All three are Sussex University students trying to make ends meet in between lectures and essays - and finding work courtesy of the campus's pioneering employment service.
When the service first opened its doors two years ago, it was the first at an English university. Now there are around 40, with similar ones opening every month.
Sussex students are limited to working 15 hours a week, at a minimum of Pounds 3.15 per hour, and around half of them - some 4,000 - are signed up with the twin services Job Shop and Unitemps. During the last academic year, they earned Pounds 1.2 million for tasks as diverse as translating, GCSE tuition, teaching people how to use business computer software, and sifting through the documentation of the winding-up of a local hotel group. "They wanted people who could apply a bit of common sense to what they were looking at," explains student employment officer John Sander.
For Neil Straughan, an MA student, his two-day-a-week job as an energy consultant was about financial necessity as much as experience. Despite doing a year's work at the end of his first degree, he still has debts of around Pounds 5,000. "The Pounds 50 a day I make doing this will really make a difference, " he said.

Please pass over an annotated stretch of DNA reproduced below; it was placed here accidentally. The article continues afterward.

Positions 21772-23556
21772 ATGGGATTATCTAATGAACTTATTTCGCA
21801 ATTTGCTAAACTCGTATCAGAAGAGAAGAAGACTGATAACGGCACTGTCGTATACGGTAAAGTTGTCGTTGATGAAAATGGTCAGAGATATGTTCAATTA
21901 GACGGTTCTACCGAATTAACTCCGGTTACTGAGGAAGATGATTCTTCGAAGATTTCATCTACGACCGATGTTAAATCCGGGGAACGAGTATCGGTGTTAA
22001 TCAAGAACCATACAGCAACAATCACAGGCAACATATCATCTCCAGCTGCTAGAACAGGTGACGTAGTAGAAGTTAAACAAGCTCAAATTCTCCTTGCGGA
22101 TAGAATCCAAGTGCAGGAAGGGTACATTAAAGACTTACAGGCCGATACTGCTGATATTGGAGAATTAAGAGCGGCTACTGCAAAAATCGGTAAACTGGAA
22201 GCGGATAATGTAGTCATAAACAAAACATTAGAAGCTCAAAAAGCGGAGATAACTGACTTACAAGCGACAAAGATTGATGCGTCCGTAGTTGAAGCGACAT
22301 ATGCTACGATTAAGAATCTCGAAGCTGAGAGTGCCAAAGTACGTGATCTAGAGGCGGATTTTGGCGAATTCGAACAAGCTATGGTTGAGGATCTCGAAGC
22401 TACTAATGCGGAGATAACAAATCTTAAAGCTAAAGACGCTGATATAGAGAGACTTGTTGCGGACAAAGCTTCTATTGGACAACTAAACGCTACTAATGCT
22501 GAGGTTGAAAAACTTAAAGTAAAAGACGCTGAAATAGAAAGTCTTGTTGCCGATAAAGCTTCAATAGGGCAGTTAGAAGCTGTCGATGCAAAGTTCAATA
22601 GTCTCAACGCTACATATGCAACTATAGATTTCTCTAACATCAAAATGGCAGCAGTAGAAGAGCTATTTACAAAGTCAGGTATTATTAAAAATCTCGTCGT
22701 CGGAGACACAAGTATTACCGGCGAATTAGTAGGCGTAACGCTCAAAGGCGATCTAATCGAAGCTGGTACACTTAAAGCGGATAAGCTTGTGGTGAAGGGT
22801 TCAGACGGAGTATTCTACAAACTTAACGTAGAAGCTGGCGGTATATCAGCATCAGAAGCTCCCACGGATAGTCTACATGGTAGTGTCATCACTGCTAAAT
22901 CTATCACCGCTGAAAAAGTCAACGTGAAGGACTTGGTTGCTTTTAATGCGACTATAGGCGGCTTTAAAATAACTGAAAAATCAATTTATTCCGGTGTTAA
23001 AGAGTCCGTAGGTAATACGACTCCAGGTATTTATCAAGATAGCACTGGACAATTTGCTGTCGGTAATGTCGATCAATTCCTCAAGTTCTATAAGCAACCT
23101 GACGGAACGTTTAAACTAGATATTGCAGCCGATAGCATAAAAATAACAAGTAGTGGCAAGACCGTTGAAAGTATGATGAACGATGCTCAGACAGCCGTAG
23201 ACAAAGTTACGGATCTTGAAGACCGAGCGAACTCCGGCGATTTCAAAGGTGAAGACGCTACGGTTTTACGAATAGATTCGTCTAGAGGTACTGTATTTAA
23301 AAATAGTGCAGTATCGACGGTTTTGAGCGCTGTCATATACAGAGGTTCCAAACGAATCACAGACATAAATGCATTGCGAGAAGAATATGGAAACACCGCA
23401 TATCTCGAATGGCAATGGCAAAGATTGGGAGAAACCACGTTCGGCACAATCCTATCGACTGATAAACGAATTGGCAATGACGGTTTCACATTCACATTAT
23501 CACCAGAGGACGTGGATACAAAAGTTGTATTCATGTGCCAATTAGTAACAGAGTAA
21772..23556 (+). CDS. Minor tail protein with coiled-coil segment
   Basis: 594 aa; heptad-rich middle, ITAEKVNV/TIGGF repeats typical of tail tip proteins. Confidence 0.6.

Debt is a subject close to the heart of many Sussex students. Sasha Hecks, a 20-year-old American Studies undergraduate, has just given up the second of two part-time jobs to keep up with her course. "I get a full grant and a full loan, and it doesn't cover anything. My rent is Pounds 195 per calendar month, without bills. I go out - but not excessively - and I'm still overdrawn. Everyone I know who is a student is in debt."
Elliott Roberts, the union's welfare vice-president, said 50 or 60 per cent of undergraduates entitled to take out student loans did so, with the average level of debt upon graduation Pounds 2,500-Pounds 3,000, higher than the national average.
Others preferred not to for ideological reasons, or worked part-time instead.